However, if you don’t want the hassle of trying to route around the world while avoiding major Star Alliance partners such as Lufthansa, Thai, and Air Canada itself (which all charge fuel surcharges), then this might not be the best option.

Transfer to All Nippon Airways (ANA)

If you fancy a flight on a Pokemon plane then ANA is the way to go!

If you fancy a flight on a Pokemon plane then ANA is the way to go!


  • ANA charges no fuel surcharges when you fly on either USAirways or United.
  • ANA’s award chart is distance based (check it out here), which means you can find some great deals, such as roundtrip economy tickets to Europe for as low as 38k.
  • Unlike BA, you don’t pay for each segment individually.  Instead, you add up all the miles you’ve flown total on that itinerary and pay the corresponding amount on the award chart.
  • ANA allows 4 stopover on an award itinerary.
  • There are no close in booking fees with ANA.  A major bonus for last minute travelers!


  • ANA charges fuel surcharges on all partners other than USAirways and United.
  • Miles will expire after 36 months, regardless of activity on the account.  This means you’ve got 36 months after you transfer to use them.


Because of their generous award chart and the allowance of up to 4 stopovers, transferring to ANA can be an amazing option if you’re able to find flights on USAirways and/or United for all or even most of your trip.

If you need to fly on other partners, you’ll be crushed with a big fuel surcharge.

Much like Air Canada, this option can provide maximum value, but you’ll have to put some major time in to make sure that you are flying on United or USAirways.

Even if you can’t book every flight of your itinerary with United or USAirways, as long as you book the major legs of the trip on these airlines, you’ll have a fairly manageable fuel surcharge since it will only be collected on the shorter flights.

Transfer to Delta



  • Delta does not charge a fuel surcharge for flights originating in the United States or from Asia (except with Malaysia or Virgin Atlantic).
  • Delta often runs 30%-40% transfer bonuses.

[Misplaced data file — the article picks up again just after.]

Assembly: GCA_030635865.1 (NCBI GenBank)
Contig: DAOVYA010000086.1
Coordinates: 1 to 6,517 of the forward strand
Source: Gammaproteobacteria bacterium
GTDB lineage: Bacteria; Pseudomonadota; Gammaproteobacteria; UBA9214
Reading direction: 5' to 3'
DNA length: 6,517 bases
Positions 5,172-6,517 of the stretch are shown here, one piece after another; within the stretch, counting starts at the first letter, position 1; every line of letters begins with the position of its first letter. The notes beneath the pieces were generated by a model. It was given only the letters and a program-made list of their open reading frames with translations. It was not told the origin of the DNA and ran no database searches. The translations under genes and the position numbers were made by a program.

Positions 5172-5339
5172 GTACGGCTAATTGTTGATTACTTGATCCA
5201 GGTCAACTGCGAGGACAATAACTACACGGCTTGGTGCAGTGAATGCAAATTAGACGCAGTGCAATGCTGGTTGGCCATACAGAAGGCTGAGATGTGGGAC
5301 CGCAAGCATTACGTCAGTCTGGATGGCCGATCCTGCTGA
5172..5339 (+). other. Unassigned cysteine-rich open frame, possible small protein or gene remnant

• Finding “low tier” award availability is almost impossible, meaning you’ll often pay ridiculous amounts for a flight.
  • Delta charges a fuel surcharge for any flights originating outside of the US or Asia.
  • Skyteam, the alliance Delta is part of, is the most difficult to search for availability on.
  • Delta’s one-way tickets are a major rip off.


Theoretically, Delta should be a pretty good transfer option.

They run lucrative transfer bonuses.

They don’t charge fuel surcharges on flights from the US, where many of us live.

They are part of Skyteam, which gives another option if you can’t find Star Alliance or OneWorld availability.

But theory isn’t reality.  The problem is the fact that Delta tiers its award chart and that it is almost impossible to find award availability in the lowest tier.

Any ticket that isn’t in the lowest award tier is obscenely expensive.  For example, North America to Europe costs 95k for “medium tier” in ECONOMY!

Because of the lack of good award availability, I would never recommend speculatively transferring to Delta, even during a bonus transfer.  Instead, make sure there is availability for the flights you want first and then make the transfer.

If you’re lucky enough to find low tier availability, then Delta is a great option.  Otherwise, stay away.


Transfer to USAirways (UPDATE: No longer available)

Best Uses of Amex points USAirways

(UPDATE:  This option is no longer available).

Wait, what?  USAirways isn’t a transfer partner of American Express!

You’re right, but with a little bit of a creative workaround, you can turn your American Express points in to USAirways miles.

First, you’ll have to transfer your Amex points to Air Canada at a 1:1 ratio.

Then, using points.com, you can transfer Air Canada miles (called Aeroplan) to USAirways miles at a 1 to 0.85 ratio.

This means that 100,000 Amex points would be converted to 85,000 USAirways miles.

For more details on how to do this, see The Points Guy’s excellent post on the subject.


  • USAirways never charges a fuel surcharge on ANY of their partners or their own flights.
  • USAirways credit card holders can get 5,000 off an award flight if they fly with USAirways.


  • Transferring through Air Canada and then points.com takes some time.
  • After the transfers, you’ll only be receiving 85% of your original balance of Amex points.
  • USAirways does not allow one-way award tickets.
  • They charge you a non-negotiable booking fee for award tickets ($25 for domestic tickets, $50 for international)


Out of the 5 options, USAirways is by far the easiest one to understand and use.  Since they never charge a fuel surcharge, you don’t have to worry about finding flights on specific airlines, and therefore, have much more flexibility.

To top it off, they also have a generous award chart, especially if you can snag off-peak awards.

Of course, the major downside is that you are only getting 85% of your original points and that you also can’t fly one-way.  This may be enough to turn some people off.

Final Word(s)

No, there is no longer a de facto “best” airline partner for American Express points.  Determining what partner is best for you takes some work.

However, all five of these options offer some good, sometimes great, value when used correctly.